In this set of activities adaptable for grades K-3, parents and educators will find ideas for teaching about art sculptures. These activities are designed to complement the BrainPOP Jr. Sculpture topic page, which includes a movie, quizzes, online games, printable activities, and more.
Classroom Activities for Teaching About Sculpture
Visit an art museum with your whole class, either in person or virtually using tours available on many museums’ websites. Look at different sculptures and discuss them. Ask questions to foster discussion: What message or idea is the artist communicating through his or her sculpture? How does the work make you feel? What details in the work make you feel that way? Students may wish to sketch their favorite sculptures and take notes. Some museums offer guided tours and may create a special tour about sculptures just for your class.
Remind students that many memorials have statues to commemorate and honor an important person. Together, research famous memorials, such as the Thomas Jefferson Memorial and Abraham Lincoln Memorial in Washington, D.C. What does the pose of the statue tell you about the person or about the artist’s view of the person? Then invite students to create a statue of their own. They may want to model the statue after a historical figure or community leader. They may want to recreate a special or important moment that occurred in their neighborhood. Have students create their statues and share them with the whole class. You may wish students to write a report about their artistic intention as well as background information about the person or people they are honoring.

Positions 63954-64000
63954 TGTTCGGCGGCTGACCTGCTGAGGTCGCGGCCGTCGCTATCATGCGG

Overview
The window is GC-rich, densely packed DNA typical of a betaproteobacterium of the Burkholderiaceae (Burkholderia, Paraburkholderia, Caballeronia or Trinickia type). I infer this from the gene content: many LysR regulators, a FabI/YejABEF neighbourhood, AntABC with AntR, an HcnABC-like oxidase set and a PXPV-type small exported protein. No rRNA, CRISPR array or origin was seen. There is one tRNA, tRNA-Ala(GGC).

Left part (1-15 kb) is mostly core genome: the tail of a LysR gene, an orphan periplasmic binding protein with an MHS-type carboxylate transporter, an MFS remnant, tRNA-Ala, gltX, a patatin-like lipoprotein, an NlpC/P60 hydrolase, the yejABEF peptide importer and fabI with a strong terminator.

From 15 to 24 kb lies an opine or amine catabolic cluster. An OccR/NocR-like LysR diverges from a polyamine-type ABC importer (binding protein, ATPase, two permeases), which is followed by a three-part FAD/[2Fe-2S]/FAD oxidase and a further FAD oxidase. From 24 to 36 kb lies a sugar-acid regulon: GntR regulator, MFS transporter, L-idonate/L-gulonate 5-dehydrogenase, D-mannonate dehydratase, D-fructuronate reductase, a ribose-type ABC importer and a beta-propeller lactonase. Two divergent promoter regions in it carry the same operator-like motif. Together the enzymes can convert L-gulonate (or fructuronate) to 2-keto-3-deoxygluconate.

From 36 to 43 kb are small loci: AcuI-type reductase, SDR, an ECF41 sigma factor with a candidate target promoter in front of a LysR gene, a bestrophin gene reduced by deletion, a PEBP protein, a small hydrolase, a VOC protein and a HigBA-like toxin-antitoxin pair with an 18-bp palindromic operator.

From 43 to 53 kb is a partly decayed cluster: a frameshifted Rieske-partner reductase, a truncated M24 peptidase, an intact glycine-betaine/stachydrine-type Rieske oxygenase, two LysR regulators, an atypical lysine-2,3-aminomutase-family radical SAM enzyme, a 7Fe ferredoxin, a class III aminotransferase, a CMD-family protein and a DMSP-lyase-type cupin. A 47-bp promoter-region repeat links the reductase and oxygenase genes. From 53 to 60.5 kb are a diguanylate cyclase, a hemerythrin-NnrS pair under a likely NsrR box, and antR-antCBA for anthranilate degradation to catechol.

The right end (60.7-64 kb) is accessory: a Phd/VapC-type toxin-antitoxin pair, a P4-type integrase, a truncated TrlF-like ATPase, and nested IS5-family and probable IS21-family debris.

Family and Homeschool Activities for Teaching About Sculpture
Visit a museum or art gallery together and look at different sculptures. Ask your child to choose a sculpture that inspires him or her. Have your child sketch the sculpture from different angles and take detailed notes about the construction or execution. Then allow your child to try recreating the sculpture at home. Encourage him or her to use materials that are different from that of the original artist.
Light and Sound
Sculptures can go beyond stone, wood, and metal. Many artists incorporate light and sound into their pieces. Invite your child to create a light or sound sculpture. You may want to research different examples at the library, museum, or on the Internet. Encourage your child to create a sculpture that uses colored lights or music. He or she may want to create sound effects that accompany a sculpture or record different sounds around the home.